#32: On Anger (De Ira) May06


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#32: On Anger (De Ira)

#33: On Anger (De Ira)

Quotes that resonate, from ‘How to Keep Your Cool: An Ancient Guide to Anger Management’ by Seneca, selected, translated and introduced by James Romm.  


It is not to your benefit to see and hear everything. Many injuries ought to pass over us; if you ignore them, you get no more injury from them.


You want to be less angry? Ask fewer questions. Those who investigate wheat was said against them, who flush our mean-spirited talk even if it was being kept secret, are themselves the source of their own turmoil.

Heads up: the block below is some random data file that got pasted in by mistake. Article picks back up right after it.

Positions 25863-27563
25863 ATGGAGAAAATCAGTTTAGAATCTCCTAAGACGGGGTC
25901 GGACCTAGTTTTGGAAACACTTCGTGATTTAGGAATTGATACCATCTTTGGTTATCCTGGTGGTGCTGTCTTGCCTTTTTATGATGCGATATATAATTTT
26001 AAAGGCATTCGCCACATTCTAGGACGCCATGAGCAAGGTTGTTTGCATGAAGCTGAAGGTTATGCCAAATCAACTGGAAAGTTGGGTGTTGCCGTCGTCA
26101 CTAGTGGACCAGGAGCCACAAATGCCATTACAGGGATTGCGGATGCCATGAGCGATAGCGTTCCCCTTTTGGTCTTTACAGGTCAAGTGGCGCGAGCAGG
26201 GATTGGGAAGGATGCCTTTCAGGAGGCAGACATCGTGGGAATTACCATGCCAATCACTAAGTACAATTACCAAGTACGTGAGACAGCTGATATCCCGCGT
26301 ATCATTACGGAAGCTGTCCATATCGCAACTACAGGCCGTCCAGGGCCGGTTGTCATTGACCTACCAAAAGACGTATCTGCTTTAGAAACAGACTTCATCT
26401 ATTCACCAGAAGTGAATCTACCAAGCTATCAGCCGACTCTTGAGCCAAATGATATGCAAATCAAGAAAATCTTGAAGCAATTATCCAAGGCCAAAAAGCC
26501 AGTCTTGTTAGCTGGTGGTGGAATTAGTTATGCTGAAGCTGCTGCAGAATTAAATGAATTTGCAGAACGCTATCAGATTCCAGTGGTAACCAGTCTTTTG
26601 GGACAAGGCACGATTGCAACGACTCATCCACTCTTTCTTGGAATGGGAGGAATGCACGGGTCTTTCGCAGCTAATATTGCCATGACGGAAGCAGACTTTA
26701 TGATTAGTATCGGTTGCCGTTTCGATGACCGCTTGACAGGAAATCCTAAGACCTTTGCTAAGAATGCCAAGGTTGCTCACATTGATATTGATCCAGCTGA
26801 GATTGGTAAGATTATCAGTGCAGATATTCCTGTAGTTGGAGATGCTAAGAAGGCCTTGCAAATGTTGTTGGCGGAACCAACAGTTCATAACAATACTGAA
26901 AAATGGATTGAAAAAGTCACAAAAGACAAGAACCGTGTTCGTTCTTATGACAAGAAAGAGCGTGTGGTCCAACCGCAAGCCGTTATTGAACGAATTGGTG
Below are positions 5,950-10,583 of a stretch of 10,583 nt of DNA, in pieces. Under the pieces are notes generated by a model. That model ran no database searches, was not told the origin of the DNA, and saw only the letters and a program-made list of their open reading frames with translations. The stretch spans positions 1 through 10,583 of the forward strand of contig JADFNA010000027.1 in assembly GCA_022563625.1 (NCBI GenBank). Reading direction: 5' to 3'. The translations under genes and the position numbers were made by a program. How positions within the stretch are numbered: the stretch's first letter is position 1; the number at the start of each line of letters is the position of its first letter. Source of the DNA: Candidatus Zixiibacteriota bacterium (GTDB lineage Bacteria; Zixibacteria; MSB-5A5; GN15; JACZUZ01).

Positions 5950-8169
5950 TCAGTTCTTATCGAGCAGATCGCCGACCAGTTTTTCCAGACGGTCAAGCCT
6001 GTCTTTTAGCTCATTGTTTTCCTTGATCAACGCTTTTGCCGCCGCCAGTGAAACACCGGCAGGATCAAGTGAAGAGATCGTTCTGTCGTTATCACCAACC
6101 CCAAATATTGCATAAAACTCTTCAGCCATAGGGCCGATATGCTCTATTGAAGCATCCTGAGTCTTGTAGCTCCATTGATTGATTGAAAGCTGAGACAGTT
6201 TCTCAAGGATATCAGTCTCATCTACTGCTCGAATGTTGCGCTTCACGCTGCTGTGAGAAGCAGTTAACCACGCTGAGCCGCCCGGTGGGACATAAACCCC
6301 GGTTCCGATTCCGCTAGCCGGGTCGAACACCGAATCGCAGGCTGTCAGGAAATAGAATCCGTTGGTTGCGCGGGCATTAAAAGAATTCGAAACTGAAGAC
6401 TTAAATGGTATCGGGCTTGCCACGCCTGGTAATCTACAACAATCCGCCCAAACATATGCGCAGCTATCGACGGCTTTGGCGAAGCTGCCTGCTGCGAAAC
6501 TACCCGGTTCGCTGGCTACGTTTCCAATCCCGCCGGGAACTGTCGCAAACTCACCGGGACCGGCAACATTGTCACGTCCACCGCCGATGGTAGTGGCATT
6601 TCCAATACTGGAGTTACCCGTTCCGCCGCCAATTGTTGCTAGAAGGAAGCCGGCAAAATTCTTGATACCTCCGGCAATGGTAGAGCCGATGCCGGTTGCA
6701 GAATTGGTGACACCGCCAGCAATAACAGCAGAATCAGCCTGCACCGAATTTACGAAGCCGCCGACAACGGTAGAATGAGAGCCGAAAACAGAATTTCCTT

It’s only interpretation that causes things to look like injuries – in fact, some of them ought to be put off until later; others, laughed off; still others, forgiven.


Anger should be fenced off by various means. Most things should be turned into sport and jest.


They say that Socrates, struck by a blow to the head, said nothing more than “It’s annoying how one doesn’t know when to go out wearing a helmet.”

It doesn’t matter how an injury was done, but how it was received.